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An unexpected microbe is killing organ transplant patients
A 44-year-old man appeared to be recovering nicely after a double lung transplant at Northwestern Memorial Hospital in Chicago, Illinois. A week after the surgery, however, the patient, whose own lungs had been ruined by the inflammatory disease pulmonary sarcoidosis, grew confused and then became delirious. Although a brain scan found nothing wrong, tests showed that the amount of ammonia in his blood had spiked — and continued to rise even after dialysis to remove the toxin. Forty days after his surgery, he died.
Now, a new study implicates bacteria that normally live in the urinary tract as the cause of the man's fatal illness and the deaths of other lung transplant patients. The work suggests a way to treat a rare but deadly complication of organ transplantation and cancer treatment.
Fatty liver disease causing problems for organ transplants
Fatty liver disease is on the rise in the Atlantic provinces and it's causing more people to need liver transplants.
But the same disease is also affecting the pool of available organs, making donor livers not viable for operations.
Healthcare is about patients, not paperwork
Author Judy Murphy, RN, Chief Nursing Officer, IBM, writes: When you're in the hospital or recovering at home, what's the one thing that you want more of? Personal care.
Nurses want the same thing. We want to spend more time tending to our patients, giving them more individual care. The challenge today is we end up spending a good chunk of our time tracking and managing care, rather than giving it.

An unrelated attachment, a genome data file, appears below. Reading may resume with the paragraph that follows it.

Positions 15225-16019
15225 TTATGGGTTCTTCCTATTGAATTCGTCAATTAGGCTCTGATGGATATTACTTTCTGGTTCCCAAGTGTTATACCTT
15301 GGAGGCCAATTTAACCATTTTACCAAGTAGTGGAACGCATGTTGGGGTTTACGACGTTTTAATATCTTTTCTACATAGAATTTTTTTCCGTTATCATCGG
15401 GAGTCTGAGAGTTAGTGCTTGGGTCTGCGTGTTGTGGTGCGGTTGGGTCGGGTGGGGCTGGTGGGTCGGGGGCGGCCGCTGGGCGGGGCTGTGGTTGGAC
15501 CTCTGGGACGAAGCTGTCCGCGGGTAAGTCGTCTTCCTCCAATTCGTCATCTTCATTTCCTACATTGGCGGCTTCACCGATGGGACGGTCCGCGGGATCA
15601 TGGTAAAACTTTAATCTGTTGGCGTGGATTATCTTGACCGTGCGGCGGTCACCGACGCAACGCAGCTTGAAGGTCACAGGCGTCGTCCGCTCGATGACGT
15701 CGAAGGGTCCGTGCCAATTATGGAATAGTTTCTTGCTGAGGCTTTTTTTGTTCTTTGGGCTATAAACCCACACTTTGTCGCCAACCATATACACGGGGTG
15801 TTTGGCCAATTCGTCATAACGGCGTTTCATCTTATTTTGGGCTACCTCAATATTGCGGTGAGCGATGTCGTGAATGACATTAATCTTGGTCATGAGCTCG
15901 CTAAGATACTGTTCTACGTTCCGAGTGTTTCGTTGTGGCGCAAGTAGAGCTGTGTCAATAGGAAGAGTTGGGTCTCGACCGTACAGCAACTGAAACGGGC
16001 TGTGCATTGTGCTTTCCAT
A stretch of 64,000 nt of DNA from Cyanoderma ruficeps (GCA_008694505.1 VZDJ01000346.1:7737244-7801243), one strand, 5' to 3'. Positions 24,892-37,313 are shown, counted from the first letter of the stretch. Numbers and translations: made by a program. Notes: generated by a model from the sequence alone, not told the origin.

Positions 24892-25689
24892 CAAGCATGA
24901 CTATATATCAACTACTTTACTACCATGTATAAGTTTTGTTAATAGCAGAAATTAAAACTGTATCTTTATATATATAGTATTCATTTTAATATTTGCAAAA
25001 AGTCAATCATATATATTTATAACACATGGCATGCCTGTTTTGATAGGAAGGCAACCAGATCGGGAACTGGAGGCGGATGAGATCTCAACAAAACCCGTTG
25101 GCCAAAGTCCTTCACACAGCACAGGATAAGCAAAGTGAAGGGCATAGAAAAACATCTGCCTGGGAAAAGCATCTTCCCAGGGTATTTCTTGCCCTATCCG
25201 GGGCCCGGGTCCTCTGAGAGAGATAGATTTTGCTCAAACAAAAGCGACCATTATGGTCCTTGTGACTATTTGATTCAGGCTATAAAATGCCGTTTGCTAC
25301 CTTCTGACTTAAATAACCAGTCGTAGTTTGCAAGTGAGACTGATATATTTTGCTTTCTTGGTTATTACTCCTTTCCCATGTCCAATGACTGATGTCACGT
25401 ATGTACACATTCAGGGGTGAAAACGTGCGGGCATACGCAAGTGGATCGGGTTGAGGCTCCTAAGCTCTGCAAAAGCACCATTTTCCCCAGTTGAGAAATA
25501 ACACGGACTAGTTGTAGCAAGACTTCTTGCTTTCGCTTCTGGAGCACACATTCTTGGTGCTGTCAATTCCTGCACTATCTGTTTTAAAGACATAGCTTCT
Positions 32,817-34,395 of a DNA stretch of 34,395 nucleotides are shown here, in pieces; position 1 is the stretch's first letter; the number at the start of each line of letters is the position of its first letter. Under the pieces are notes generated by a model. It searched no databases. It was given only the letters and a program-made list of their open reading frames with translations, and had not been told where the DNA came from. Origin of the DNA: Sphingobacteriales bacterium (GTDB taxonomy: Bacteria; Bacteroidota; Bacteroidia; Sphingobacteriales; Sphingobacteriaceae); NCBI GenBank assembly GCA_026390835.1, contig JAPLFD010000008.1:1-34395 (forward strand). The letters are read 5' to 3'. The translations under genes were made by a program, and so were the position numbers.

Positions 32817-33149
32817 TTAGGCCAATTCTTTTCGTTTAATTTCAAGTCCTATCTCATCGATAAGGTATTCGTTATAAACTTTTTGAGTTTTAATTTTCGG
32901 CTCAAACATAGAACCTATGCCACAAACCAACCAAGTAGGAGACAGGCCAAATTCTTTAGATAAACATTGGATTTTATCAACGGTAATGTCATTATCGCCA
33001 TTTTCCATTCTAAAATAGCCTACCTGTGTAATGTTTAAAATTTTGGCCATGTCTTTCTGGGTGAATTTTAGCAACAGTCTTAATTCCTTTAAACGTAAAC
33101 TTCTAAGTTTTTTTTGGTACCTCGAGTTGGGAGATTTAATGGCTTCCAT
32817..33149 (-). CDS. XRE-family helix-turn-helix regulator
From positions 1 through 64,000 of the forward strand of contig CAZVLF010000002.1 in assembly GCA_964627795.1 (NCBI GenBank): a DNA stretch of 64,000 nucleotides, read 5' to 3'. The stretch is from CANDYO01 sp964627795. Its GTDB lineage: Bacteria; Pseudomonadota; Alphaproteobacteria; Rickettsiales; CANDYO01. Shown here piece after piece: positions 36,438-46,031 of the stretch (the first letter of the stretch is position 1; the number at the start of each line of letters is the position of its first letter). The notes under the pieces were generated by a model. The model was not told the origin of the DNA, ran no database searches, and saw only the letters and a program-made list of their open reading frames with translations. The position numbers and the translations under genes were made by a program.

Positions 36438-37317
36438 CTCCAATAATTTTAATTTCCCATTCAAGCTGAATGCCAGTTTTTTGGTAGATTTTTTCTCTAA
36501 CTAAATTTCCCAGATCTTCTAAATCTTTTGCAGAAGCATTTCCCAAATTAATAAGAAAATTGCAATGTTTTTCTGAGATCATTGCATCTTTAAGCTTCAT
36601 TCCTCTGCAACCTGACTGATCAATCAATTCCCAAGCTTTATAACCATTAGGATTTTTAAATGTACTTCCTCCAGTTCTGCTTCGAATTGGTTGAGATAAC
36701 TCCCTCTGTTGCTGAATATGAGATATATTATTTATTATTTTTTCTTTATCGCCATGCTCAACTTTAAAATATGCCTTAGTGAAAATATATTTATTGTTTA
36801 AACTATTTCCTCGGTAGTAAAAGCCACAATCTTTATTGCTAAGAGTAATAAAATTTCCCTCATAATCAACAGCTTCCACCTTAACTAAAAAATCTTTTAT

Report: Rising rates of kidney disease increasing organ transplant demand
The Associated Press via CTV News
The number of Canadians with end-stage kidney disease has steadily risen over the last decade, but a new report shows the number of donor organs available for transplant continues to lag far behind demand.
The report by the Canadian Institute for Health Information shows end-stage kidney disease increased by 35 per cent between 2003 and 2013, while cases of diabetes rose by 60 percent during the same period.
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Newborn baby Teddy was UK's youngest ever organ donor
A newborn baby, who lived for less than two hours, became Britain's youngest-ever organ donor last year.
Doctors at the University Hospital of Wales, Cardiff, carried out the pioneering surgery three minutes after Teddy Houlston died on April 22.
His kidneys were then used to save an adult's life in Leeds.
Perfusion system could revolutionize the organ donation time window
While growing new organs from a patient's own stem cells is the future much of science is working toward, there are people who need replacements right now. Lots of people are signed up for organ donations in the case of death but willing donors is not the biggest obstacle.
Using a 3-D organ-perfusion system that supplies oxygen to the donor organ and keeps it at an ideal temperature, a team at RIKEN Center for Developmental Biology found they can extend the time that donor organs last and can also resuscitate organs obtained after cardiac arrest.
Look into need for hospital panels to decide on organ transplants, Bombay high court tells Maharashtra government
The Times of India
Take a serious look into the issue of hospital committees having to decide on applications for organ transplants, the Bombay high court recently told the state government.
The Centre, in March 2014, had amended the Transplantation of Human Organs Rules 1995, empowering hospital committees to decide on the number applications above 25 annually. At present, six regional authorization committees oversee transplants in Maharashtra.
How to talk to patients about advanced directives
By Joan Spitrey
April 16 was designated as National Healthcare Decision Day. This movement came out of the passion and frustration of founder Nathan Kottkamp. As a member of several hospital ethics committees, he was repeatedly challenged with trying to interpret healthcare decisions for people who had no advanced directives. Anyone working in a hospital — especially a critical care area — can certainly relate. Although most healthcare providers would agree that all patients should have an advanced directive, they often shy away from having the conversation with their patients.
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